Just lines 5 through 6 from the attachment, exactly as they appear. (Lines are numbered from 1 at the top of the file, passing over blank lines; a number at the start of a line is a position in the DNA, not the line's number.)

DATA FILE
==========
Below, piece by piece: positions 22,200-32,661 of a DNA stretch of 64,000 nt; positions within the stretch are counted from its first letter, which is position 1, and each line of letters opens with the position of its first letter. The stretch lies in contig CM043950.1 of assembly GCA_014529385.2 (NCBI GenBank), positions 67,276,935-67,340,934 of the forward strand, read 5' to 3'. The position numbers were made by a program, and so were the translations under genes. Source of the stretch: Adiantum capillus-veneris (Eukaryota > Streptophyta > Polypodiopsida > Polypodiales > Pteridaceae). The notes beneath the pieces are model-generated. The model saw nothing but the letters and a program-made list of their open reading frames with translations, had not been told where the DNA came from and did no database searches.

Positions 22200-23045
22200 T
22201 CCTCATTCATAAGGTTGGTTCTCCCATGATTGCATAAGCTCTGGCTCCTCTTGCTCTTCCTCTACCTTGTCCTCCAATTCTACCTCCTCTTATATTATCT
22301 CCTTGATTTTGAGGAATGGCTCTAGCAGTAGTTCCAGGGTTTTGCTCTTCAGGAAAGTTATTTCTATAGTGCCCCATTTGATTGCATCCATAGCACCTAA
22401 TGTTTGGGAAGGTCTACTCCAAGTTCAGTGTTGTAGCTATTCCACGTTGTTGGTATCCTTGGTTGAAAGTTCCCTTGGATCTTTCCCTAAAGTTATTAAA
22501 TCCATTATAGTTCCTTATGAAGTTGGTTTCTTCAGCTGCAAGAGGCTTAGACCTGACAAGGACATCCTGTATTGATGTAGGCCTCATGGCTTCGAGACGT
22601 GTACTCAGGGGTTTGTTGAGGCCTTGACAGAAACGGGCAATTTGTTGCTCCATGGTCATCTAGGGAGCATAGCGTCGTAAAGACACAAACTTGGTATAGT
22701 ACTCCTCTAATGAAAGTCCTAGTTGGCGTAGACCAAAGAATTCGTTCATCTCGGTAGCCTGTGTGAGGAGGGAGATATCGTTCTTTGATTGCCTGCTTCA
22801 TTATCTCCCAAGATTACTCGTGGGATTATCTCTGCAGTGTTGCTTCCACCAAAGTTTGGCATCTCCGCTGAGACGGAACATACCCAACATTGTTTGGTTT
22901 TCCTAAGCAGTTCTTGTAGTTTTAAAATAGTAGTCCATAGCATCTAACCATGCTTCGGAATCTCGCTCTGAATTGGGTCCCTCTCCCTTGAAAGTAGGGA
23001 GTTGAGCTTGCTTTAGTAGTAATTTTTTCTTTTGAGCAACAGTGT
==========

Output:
22301 CCTTGATTTTGAGGAATGGCTCTAGCAGTAGTTCCAGGGTTTTGCTCTTCAGGAAAGTTATTTCTATAGTGCCCCATTTGATTGCATCCATAGCACCTAA
22401 TGTTTGGGAAGGTCTACTCCAAGTTCAGTGTTGTAGCTATTCCACGTTGTTGGTATCCTTGGTTGAAAGTTCCCTTGGATCTTTCCCTAAAGTTATTAAA